Thursday, December 3, 2015

chester giles writes

  up by the urgencia

the quiet parts of this town are the best
   up by the urgencia
under the old stone fortifications
 it's nearer to silence there
in the careful disquiet of the tall shadows
    under the high sun
all the dust and dead paint
 dry mortar between tiles
the hundreds of years not moving anyplace
just cut stone placed between weathered glass

Lisboa Antiga-Portugal 2010 (c) Irlando Tavares 
Irlando Tavares

1 comment:

  1. Lisboa ("Lisbon") is the oldest city in in western Europe. According to legend, the place was named for Odysseus (Ulysses), who founded the settlement after he left Troy to escape the Greek coalition; later, the Greek name was written in Vulgar Latin as "Olissipona."The area has been inhabited since Neolithic times, but Celts invaded in the 1st millennium BCE and mixed with the non-Indo-European population. Phoenician influences datie back to 1200 BCE; a trading post might have occupied the center of the present city, while the sheltered harbor in the Tagus River estuary provided a secure port for ships traveling to the Isles of Scilly and Cornwall as well as being an important center of trade with inland tribes. After the Romans defeated the Phoenician city of Carthage in the Punic wars, they conqurered its most valuable territory, Hispania (the Iberian Peninsula). Consul Decimus Junius Brutus Callaicus formed an alliance with Olissipo (which sent troops to fight alongside Roman legions against the northwestern Celtic tribes) and integrated it into the empire as an autonomous city until its integration into the province of Lusitania. A large minority of Greek traders and slaves lived among the Latin-speaking majority..When the western Roman Empire disintegrated, the city was occupied successively between 409-429 by Sarmatians, Alans, and Vandals; the Suebi established a kingdom in modern Galicia and northern Portugal and controlled the region of Lisbon until 585, when their realm was integrated into the Visigothic Kingdom of Toledo, which comprised all of the Iberian Peninsula. Berbers and Arabs from North Africa and the Middle East took the city in 711 In 1108 Lisbon occupied by Norwegian crusaders led by Sigurd I but was retaken by the Almoravids in 1111.The Muslim restoration, however, was shor-lived: in 1147 crusader knights led by Afonso I of Portugal conquered Lisbon, and the city became the nation's capital in 1255. In the 16th century it became the hub of European commerce between Africa, India, Asia, and Brazil.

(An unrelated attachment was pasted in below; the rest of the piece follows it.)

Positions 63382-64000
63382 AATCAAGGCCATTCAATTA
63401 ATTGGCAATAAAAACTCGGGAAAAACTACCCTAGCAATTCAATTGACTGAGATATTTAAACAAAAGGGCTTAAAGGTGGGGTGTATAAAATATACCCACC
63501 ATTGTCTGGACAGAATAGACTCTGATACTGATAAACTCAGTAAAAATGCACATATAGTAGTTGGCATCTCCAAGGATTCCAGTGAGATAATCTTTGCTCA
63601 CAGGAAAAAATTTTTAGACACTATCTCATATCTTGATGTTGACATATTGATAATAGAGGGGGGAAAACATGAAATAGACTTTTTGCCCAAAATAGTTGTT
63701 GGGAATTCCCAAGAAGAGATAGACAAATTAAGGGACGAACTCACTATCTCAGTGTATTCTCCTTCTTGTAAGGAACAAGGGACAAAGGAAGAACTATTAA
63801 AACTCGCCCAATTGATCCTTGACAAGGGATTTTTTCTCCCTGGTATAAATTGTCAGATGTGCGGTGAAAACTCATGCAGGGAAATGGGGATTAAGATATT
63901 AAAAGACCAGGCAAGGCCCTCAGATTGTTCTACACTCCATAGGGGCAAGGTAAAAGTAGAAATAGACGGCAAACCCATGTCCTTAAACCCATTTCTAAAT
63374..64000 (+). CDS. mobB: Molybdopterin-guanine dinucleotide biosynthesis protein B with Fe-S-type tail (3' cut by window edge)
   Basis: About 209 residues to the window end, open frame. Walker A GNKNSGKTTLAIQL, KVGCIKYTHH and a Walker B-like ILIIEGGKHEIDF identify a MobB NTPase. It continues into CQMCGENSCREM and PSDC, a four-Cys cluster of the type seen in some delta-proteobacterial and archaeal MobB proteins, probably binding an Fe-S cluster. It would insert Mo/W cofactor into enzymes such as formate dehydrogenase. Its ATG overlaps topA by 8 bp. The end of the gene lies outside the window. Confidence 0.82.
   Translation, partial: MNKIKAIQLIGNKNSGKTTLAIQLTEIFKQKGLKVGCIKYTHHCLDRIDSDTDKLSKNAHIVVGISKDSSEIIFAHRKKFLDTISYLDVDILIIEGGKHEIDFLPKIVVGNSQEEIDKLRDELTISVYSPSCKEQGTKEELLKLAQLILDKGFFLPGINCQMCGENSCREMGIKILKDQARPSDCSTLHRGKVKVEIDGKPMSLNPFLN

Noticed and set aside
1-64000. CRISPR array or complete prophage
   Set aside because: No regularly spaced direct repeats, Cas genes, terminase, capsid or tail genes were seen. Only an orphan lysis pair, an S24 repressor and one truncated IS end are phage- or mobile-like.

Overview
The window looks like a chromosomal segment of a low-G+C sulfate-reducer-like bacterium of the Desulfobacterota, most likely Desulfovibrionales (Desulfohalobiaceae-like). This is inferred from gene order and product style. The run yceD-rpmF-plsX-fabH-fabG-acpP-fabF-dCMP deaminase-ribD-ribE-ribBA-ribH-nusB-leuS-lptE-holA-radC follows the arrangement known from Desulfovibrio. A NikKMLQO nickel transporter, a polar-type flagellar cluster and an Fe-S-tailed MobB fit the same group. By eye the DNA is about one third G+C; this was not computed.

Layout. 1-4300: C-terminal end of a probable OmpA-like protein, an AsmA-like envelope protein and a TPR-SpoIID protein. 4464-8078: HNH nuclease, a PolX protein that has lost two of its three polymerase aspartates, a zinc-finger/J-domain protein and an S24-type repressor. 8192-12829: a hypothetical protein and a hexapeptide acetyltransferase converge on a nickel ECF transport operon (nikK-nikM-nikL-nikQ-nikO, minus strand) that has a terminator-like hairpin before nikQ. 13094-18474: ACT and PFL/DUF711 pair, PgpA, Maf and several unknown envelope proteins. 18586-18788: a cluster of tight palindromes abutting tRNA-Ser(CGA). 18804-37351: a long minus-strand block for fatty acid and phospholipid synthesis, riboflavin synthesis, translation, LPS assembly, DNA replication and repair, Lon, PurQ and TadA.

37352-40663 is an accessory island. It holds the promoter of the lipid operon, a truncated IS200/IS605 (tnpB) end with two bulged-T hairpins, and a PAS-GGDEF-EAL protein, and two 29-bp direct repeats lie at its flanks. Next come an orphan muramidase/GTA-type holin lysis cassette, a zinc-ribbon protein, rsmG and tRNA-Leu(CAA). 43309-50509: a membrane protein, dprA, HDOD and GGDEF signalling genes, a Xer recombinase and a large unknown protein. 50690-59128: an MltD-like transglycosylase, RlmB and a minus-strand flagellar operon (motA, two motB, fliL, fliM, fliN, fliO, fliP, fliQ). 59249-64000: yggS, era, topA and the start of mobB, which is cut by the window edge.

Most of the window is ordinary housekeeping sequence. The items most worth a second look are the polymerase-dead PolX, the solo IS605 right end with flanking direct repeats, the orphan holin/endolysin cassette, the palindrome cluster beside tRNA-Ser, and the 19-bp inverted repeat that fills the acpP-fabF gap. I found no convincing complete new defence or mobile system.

Many of these influences remain: "the hundreds of years not moving anyplace"


Join the conversation! What is your reaction to the post?